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America’s culture war could threaten Israel from within



Frans Cronje, the chief executive of the Institute of Race Relations, wrote a penetrating critique – “Ramaphosa woefully misreading the Israeli-Palestinian conflict”, News24, 20 May – which referred to President Cyril Ramaphosa’s 17 May letter to South Africans, titled “From the desk of the president”. Cronje talks about his motivation for writing the response, and why challenging the narrative of the president’s letter is important.

Why write a response to Ramaphosa?

The key points made by Ramaphosa were incorrect, and so we wrote as much in defence of the truth as in defence of Israel. He argued that Israel’s occupation was the root cause of the current conflict and that Israel was evicting Arabs from East Jerusalem in a manner akin to apartheid-era forced removals. He also said that Israeli security forces had launched assaults on Muslim worshippers, that Israel’s strikes on Gaza were “senseless”, and that Israel had bombed journalists. We were able to demonstrate that those claims were either misleading or baseless in that Israel was under attack, had a right to self-defence, and that South Africa should be standing with Israel.

What is your take on the consequences of the conflict?

A positive of sorts is that Hamas’ ability to target Israel has been degraded. A second is that the Abraham Accords held up in the face of a determined Iranian effort to fracture them. A third is that American support for Israel held across the Democratic Party, in spite of an attempt from within that party to isolate Israel. A fourth is that several central European states were bold in their support of Israel.

And what were the negatives?

There are a number, but let’s deal with two big ones. A first is the extent to which Arab-Jewish relations within Israel may have fractured. If the damage is serious, it potentially opens an internal front of conflict that must be added to the external fronts that Israel has always fought on.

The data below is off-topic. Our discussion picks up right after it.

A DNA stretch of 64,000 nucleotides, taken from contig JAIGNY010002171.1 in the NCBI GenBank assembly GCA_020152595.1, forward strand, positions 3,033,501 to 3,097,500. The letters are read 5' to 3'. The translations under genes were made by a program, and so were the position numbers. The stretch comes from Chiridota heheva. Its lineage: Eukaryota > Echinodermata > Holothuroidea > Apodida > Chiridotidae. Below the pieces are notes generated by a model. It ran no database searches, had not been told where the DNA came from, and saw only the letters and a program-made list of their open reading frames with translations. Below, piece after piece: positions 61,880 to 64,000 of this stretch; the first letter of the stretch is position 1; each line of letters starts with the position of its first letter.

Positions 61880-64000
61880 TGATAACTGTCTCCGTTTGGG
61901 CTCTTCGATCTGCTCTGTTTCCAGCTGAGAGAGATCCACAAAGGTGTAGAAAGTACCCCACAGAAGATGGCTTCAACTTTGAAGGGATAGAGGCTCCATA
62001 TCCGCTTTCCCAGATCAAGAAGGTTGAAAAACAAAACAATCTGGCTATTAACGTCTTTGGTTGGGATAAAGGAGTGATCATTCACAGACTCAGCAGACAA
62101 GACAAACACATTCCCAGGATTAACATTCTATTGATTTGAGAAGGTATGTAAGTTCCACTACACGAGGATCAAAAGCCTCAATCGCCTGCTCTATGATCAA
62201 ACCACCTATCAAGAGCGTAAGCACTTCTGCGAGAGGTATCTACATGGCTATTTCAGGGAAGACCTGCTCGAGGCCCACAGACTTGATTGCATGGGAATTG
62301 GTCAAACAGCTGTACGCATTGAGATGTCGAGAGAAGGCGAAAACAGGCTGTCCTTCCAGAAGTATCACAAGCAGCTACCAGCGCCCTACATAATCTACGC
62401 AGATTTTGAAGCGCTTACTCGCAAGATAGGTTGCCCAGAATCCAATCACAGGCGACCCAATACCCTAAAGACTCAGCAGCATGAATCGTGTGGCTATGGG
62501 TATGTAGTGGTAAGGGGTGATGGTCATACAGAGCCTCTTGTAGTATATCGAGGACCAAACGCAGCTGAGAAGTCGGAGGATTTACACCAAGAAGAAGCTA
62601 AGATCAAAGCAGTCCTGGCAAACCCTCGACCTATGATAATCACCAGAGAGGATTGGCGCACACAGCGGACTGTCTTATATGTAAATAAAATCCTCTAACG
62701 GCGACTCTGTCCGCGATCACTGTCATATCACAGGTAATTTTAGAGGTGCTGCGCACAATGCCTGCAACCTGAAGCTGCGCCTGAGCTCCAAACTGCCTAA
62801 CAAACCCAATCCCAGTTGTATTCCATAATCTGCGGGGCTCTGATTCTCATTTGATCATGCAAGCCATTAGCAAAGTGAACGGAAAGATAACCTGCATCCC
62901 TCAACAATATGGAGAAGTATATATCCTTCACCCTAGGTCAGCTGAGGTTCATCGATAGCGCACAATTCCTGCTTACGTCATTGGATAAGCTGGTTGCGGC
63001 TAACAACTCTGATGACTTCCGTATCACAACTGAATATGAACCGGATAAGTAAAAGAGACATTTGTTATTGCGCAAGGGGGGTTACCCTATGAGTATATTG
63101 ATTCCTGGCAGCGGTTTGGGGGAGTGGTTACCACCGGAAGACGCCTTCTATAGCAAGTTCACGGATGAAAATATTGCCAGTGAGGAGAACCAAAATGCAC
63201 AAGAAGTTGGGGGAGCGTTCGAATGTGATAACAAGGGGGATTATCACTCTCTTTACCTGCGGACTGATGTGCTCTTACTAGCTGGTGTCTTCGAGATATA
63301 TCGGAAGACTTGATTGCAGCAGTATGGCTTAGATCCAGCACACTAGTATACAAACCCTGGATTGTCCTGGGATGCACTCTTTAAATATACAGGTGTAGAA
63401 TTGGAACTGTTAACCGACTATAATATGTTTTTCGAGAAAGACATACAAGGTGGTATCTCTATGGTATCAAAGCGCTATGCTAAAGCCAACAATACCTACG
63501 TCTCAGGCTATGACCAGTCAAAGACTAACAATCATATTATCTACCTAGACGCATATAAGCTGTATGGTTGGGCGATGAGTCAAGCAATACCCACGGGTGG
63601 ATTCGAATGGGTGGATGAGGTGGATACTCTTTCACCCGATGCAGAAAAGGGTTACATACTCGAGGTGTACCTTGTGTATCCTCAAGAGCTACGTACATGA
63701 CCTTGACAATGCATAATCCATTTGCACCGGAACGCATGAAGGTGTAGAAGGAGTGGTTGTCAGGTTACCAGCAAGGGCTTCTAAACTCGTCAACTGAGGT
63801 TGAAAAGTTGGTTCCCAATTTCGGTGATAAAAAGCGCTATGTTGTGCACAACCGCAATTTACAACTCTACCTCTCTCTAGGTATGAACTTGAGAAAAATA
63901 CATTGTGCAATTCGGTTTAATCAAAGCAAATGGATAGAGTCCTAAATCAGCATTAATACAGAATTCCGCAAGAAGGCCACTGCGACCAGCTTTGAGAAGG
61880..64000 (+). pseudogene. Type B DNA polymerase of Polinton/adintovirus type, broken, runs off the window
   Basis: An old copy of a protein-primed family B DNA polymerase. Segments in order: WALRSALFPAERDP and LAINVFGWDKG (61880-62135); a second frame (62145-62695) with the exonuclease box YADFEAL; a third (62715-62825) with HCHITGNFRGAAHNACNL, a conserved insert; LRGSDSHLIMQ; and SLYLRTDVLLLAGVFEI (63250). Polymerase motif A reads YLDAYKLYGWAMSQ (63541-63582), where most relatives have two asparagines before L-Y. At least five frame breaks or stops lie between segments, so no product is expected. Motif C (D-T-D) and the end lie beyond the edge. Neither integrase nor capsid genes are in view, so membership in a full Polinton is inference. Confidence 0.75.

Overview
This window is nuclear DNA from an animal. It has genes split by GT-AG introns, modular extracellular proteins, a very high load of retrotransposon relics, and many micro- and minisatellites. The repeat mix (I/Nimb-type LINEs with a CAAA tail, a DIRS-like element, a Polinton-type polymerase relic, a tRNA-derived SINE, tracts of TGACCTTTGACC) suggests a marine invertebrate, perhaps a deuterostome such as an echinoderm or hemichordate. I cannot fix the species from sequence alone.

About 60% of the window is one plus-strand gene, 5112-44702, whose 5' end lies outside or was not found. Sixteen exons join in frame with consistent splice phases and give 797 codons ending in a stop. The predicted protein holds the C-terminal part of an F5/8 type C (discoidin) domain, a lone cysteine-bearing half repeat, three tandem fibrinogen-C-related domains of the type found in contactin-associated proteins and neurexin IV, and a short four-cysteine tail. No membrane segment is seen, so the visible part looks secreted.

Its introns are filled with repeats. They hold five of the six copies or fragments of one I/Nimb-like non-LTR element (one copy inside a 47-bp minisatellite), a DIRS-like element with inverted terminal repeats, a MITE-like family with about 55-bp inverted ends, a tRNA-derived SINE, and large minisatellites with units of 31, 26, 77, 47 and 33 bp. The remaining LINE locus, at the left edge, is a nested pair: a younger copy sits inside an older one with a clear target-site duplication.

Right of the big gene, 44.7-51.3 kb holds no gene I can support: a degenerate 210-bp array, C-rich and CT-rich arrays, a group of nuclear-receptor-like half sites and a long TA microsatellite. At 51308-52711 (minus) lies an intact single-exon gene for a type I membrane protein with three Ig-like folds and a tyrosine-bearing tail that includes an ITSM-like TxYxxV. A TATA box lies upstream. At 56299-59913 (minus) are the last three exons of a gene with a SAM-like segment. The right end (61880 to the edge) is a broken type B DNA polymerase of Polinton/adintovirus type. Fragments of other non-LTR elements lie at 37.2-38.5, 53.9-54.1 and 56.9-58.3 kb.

Iran knows that a military assault on Israel from without is, in a sense, futile, because Israel’s military defence is too strong. If you cannot attack it successfully from outside, you might have better luck trying to do so from within. That few Israelis saw the tie between America’s culture war and their own internal security worries me.

The second negative is that Western opinion on Israel has, I think, been altered over the past week. Coming on the back of America’s culture war inspired by the spectacular rise of critical race theory in the West, Israel is now more vulnerable than ever to American public opinion turning sufficiently far that a future White House might limit support for Israel. The effect would be to weaken its external defences. Should Israel’s enemies succeed in fomenting an internal front while also weakening external defences, Israel becomes very vulnerable.

You’ve spoken a lot about the role of Iran.

Yes, indeed, this is critical to understanding what transpired over the past week. The Iranians, after the setback of the Abraham Accords last year, have, I think, regrouped. Iran is emboldened by what I read as the Biden administration’s naivete on Iranian nuclear ambitions. It’s a lesson of history that you cannot placate or appease revolutionary ideologues. I also suspect that the Iranians have astutely perceived that the rise of critical race theory in the West presents them with the opportunity to apply the theory to the Israeli/Palestinian question in order to undo American support for Israel.

You’ve spoken a lot about critical race theory – what is it?

The potential influence of this theory is now the greatest threat to the survival of Israel. Critical race theory underpinned the culture wars that spurred the Black Lives Matter and QAnon movements in America to exploit that country’s existing racial divides to cleave a great chasm across which America’s damaging social and political contestations now rage. It’s an ideology designed to foment conflict given that its theoretical point of departure is to cast societies into unbridgeable racial camps of victim and perpetrator. Usually the theory holds that the perpetrators are white and the victims black, with whites using their influence over Western societies to become rich by keeping blacks down. The only way to liberate the victims is to destroy the institutions of Western democracy and the “wars” to do so are culture wars. Jews have featured prominently on the periphery of critical race theory debates. Ellie Krasne of the Heritage Foundation put it well: